People generally notice moderators more easily than other members, especially if they have a different role color that stands out. They will take note of how you act, and since you’re in a place of authority, what you do indirectly affects what they do. This shouldn’t need to be said, but a community cannot be healthy when there are moderators who are disrespectful, break their own rules, or encourage toxicity.
Whether it’s bringing up a cool topic or steering away from a dark one, you have many opportunities to gently guide conversations in meaningful directions. When a subject is becoming sensitive, argumentative, or just downright wrong, try to change the topic. If it continues, you should politely ask the people involved to drop it, or to move to a different channel if one exists for it.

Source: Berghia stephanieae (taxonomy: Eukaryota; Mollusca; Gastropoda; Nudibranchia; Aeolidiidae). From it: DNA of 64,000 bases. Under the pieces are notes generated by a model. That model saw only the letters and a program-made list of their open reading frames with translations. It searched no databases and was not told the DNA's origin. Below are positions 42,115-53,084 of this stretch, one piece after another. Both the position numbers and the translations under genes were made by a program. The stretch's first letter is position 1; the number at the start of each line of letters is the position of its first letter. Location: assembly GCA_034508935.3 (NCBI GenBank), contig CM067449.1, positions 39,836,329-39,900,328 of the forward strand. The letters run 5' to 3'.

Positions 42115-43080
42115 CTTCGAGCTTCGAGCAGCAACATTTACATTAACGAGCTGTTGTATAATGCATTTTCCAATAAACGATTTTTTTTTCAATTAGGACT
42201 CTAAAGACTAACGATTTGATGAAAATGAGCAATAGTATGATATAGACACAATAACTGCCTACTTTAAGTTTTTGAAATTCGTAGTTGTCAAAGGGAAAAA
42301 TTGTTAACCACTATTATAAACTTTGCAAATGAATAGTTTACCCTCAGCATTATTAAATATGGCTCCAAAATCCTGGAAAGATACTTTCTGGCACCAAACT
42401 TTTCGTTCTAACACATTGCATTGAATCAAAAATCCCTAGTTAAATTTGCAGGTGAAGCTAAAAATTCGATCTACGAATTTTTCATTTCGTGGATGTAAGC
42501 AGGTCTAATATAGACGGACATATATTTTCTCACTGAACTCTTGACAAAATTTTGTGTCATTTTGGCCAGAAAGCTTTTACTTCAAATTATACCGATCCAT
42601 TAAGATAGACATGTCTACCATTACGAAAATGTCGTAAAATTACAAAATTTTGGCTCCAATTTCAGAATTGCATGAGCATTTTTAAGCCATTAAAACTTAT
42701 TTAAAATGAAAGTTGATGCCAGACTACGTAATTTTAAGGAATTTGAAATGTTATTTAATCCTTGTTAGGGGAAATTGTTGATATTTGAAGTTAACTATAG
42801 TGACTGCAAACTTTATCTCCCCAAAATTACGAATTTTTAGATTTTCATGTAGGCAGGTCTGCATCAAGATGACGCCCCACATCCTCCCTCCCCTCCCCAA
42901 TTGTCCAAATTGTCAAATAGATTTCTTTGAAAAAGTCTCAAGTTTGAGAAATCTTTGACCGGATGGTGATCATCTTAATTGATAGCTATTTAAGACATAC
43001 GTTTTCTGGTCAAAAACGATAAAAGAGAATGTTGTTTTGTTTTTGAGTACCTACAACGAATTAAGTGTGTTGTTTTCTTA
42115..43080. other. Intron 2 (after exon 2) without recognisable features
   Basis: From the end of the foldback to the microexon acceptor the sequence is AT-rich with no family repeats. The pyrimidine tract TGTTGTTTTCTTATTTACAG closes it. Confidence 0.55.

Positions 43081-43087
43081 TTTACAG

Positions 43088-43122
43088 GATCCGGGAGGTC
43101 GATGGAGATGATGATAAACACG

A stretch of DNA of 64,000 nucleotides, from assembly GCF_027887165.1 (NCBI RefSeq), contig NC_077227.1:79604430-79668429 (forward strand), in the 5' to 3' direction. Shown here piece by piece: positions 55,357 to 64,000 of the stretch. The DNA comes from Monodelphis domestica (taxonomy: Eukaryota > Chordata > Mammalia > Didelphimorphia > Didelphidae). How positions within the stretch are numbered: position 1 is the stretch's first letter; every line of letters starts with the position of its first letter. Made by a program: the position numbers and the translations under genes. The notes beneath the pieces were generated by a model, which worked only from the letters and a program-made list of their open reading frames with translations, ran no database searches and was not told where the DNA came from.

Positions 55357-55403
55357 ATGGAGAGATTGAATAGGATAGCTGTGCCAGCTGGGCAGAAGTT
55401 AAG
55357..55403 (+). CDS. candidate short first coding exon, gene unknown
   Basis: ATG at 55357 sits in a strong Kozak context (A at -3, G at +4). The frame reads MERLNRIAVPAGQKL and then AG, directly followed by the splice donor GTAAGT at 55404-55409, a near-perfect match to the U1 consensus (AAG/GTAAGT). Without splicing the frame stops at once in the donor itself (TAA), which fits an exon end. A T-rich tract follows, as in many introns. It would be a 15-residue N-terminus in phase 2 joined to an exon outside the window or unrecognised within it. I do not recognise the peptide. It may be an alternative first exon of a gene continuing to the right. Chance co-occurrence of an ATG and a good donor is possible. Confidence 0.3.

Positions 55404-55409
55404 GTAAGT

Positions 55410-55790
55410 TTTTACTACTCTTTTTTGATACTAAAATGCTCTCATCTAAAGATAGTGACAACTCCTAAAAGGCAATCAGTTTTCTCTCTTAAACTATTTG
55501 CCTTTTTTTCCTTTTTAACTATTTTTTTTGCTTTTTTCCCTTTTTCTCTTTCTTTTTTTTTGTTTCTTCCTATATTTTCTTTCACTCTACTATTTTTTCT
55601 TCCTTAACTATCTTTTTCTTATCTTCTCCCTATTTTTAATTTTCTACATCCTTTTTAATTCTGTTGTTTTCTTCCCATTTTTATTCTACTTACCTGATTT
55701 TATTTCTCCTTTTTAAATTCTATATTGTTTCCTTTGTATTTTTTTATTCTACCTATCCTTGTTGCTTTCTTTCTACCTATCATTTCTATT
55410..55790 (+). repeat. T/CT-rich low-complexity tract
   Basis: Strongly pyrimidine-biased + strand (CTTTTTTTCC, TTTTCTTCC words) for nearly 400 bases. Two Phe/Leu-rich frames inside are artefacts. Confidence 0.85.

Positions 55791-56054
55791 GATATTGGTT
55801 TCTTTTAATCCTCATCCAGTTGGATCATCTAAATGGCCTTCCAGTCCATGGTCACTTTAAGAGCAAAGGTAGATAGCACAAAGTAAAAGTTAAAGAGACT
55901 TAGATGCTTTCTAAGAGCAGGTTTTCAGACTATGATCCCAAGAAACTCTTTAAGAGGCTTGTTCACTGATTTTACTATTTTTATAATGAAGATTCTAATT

Stomping out useless negativity, rudeness, and other toxicity is one of the most important things moderators must do. This can be easier said than done, especially if someone is being borderline but not quite breaking any rules. Many moderators get confused and wonder what they should do in these kinds of situations, and they may be afraid to do anything, as they think there’s nothing to justify it. The truth is, if someone is knowingly making others uncomfortable, even if they aren’t breaking any rules, it’s still the right thing to take action on them - especially if they’ve already been warned multiple times.
Don’t go overboard and just ban sadness, though. Your community members should be able to be themselves (within reason). Let them joke around, have fun, make memes, make friends, support each other, develop inside jokes, etc... without constantly breathing down their neck. Participate with them! While you should always step in as a moderator as needed, that doesn’t mean that you have to alienate yourself from the community.